We can’t believe it either, but the end of June marks the half-way point of the year. Since many professionals haven’t stepped foot in their office since early March, it can feel unfathomable that summer is, well… here.
Like the rest of 2020, nothing feels ‘normal,’ so consider the morale of your employees during the most anticipated season. Usually full of vacations and time away from the office, your staff could start to slip into a major slump as they remained locked indoors for the immediate future.
“It may be difficult for traditional teams to remain focused when working from home. This difficulty focusing could be intensified during the warm and sunny summer, when spending time outside is one of few safe activities people can enjoy during quarantine,” explains Roshawnna Novellus, the founder and CEO of EnrichHER.
After all, most states that are opening back up are doing so through various levels based on urgency and safety. Thus, a company with hundreds of employees could be the very last on the list.
Rather than keeping up business as usual, experts suggest implementing a few strategies that boost morale—even when you’re nowhere near one another:
Have friendly check-ins
You don’t need us to tell you this, but in case you need a gentle nudge: as a leader, it’s part of your role and responsibility to remain engaged with your team. When at all possible, Novellus suggests conducting as many 1:1’s as your schedule allows. This creates a trickle-down effect, as every manager at each level, checks in with their direct reports.
“During these meetings, make an effort to ask about personal wellbeing before KPI’s or other metrics. This shows that you recognize the whole person that is each team member, and confirms to them that you respect their life separate from their position as your employee,” she adds.
Create a virtual offsite
During the summer, many companies—particularly trendy start-ups—host super-fun, multi-day offsites. These include all sorts of activities, including hack-a-thons, bowling competitions, field days, and the list goes on. Though you may be tempted to cancel these in 2020 since gathering everyone together is near-impossible, the chief engagement and brand officer at EHE Health, Joy Altimare, recommends keeping these traditions. By giving this annual event a virtual makeover, you can still create camaraderie and morale. “It’s a great way to reintroduce the concept of team building. It allows people to interact with each other outside of the project meeting. It continues the dialogue that is so important to foster positivity, collaboration, and work satisfaction,” she notes.
Think about the in-office happenings that used to bring employees together. Perhaps it was the lunchroom, with benches made for chatting and catching up. Or, weekly meetings where the whole company would recognize accomplishments. Due to the pandemic, these events have likely been on hold. As much as you can, psychologist Dr. Matt Grzesiak suggests finding avenues to honor the successes of those on your team. “When employees feel truly appreciated, they have more self-worth and become more productive employees,” he continues. “Studies prove that employees who receive regular, positive recognition will experience higher productivity, better engagement levels, more loyalty to the company, and higher morale.”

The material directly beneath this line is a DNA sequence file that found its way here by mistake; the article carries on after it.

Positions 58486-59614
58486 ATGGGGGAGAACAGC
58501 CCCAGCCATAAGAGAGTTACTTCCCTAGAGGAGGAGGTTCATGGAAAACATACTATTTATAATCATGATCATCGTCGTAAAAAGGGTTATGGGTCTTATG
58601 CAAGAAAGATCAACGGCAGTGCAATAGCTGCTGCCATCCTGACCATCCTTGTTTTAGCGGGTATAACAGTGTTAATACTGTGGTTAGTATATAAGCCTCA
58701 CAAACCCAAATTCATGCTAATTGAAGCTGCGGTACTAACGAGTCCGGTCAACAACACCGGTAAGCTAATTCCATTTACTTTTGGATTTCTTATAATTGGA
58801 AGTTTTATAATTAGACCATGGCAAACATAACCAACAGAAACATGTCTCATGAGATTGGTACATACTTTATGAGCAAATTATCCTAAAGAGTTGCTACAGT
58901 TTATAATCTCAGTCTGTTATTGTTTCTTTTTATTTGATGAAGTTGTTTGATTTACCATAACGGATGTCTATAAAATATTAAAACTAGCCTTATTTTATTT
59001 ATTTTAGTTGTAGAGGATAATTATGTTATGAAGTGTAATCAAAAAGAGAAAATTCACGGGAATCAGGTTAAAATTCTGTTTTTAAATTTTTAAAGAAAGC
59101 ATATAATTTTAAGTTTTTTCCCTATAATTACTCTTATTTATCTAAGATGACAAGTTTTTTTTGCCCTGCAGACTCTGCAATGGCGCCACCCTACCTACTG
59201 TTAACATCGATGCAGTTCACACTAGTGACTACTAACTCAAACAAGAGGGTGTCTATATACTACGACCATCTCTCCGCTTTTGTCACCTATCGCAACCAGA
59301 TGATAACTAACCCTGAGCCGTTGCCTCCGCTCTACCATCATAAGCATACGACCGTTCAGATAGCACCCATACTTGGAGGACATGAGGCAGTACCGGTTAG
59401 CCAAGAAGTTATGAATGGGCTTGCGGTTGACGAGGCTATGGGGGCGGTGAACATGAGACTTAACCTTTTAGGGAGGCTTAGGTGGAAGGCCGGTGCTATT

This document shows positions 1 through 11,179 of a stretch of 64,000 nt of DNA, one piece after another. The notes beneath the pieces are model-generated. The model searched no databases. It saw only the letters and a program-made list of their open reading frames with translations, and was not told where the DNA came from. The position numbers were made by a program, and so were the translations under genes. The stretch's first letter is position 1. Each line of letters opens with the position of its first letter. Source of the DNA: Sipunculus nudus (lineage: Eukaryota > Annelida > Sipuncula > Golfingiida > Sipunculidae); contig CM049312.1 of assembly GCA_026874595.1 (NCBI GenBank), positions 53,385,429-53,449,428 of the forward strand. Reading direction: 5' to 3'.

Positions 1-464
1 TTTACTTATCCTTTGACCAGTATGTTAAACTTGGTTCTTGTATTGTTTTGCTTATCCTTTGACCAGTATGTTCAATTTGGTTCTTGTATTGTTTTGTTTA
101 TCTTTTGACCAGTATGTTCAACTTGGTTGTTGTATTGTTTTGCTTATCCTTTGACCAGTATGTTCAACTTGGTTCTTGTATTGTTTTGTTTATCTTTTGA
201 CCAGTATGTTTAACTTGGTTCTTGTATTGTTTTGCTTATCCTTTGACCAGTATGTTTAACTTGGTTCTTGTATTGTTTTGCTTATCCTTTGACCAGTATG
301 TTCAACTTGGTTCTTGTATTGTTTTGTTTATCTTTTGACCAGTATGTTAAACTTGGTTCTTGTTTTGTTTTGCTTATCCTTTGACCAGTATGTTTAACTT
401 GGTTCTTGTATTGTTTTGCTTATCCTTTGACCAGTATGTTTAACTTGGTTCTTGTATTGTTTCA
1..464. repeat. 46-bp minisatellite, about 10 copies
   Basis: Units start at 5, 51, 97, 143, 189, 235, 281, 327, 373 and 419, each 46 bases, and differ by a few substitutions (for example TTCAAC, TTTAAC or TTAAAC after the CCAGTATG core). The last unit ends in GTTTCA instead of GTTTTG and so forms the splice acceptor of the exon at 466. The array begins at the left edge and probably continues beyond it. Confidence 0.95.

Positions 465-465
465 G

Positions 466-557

Overcommunicate about reopening
Throughout the past 90 days, leaders within your organization have been answering one question after another. From what the company will approve in business expenses setting up home offices to when doors may open again, sometimes you have the answer, and other times you don’t. And guess what? Altimare says that’s okay—but you have to maintain constant streams of communication. Particularly as some businesses will plan their social-distancing procedures over the next month or so, your employees will likely have questions. Answer them truthfully, and hide nothing to create transparency and build trust.
“Reopening will bring along feelings of anxiety and confusion, so it’ll be more important that leaders offer safe places for discussions, to ask questions, and to feel heard,” she continues. “While some will eagerly welcome the opportunity to enter into a ‘new normal’ that involved traveling into the office, many will hesitate and will not want to feel forced to make an uncomfortable—or life-threatening—decision. Providing a safe space for discussion to address individual needs is imperative to keeping the team motivated, positive, and productive.”
Host an event that’s not related to work
Certified business coach and author Ivy Slater reminds executives that even if all you can think about is your business numbers, employees are dreaming of hot, sunshine-filled days. And they are reminiscing about rooftops, beaches, and adventures. Every week, she suggests having some sort of event that’s not related to work. Maybe it’s a paint-and-sip class, led by a local artist. Perhaps it’s a dance or yoga class, hosted virtually. These will allow employees to disconnect and, thus, feel refreshed when it’s time to return to work the next day.
Don’t skip Summer Fridays
While many aspects of day-to-day life have been transformed, there are some ways businesses can keep some of the old with the new. One of those that will boost your team’s spirits? Having summer Fridays. Whether you allow everyone a half-day or provide three to four full days off per employee during the season, stepping away from the computer and not having to be ‘in the zone’ will give professionals the time they need for themselves, according to entrepreneur Aimee Clark. At her company, Dotted Line Communications, they encourage employees to sign-off at 1 p.m. each Friday. “It is important to have some personal time, even if you cannot do as much as you might in a ‘normal’ summer, you can certainly take time to go for walks, read a book, sit in the yard or park, binge Netflix, or so on,” she explains.